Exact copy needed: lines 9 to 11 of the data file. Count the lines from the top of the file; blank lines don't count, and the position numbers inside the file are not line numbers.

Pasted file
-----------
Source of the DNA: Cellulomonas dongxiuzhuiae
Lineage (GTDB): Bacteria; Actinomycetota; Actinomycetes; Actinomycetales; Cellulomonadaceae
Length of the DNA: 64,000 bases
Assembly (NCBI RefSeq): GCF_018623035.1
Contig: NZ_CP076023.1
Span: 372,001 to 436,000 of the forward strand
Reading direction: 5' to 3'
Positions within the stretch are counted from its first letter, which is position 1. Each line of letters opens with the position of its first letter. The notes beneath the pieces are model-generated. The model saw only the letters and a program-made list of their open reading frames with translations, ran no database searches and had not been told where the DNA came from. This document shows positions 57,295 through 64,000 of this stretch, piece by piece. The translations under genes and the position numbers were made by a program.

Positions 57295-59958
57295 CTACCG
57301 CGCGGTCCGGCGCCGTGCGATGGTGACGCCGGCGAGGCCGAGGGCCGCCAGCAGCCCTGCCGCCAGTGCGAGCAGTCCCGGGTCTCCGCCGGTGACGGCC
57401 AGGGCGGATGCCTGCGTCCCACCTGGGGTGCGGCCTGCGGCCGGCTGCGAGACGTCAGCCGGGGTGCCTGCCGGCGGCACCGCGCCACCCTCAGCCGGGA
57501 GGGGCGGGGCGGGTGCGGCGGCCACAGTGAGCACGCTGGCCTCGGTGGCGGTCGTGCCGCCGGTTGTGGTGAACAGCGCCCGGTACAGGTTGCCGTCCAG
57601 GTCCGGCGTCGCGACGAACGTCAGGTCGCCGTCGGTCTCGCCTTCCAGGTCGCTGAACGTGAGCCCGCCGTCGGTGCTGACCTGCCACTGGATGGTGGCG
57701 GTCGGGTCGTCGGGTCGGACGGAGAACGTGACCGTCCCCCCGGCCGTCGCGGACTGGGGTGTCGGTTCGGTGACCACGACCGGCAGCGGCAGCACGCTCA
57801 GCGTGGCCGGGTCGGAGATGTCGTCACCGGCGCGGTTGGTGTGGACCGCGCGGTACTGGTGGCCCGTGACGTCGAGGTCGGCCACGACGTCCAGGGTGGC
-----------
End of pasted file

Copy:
Positions 57295-59958
57295 CTACCG
57301 CGCGGTCCGGCGCCGTGCGATGGTGACGCCGGCGAGGCCGAGGGCCGCCAGCAGCCCTGCCGCCAGTGCGAGCAGTCCCGGGTCTCCGCCGGTGACGGCC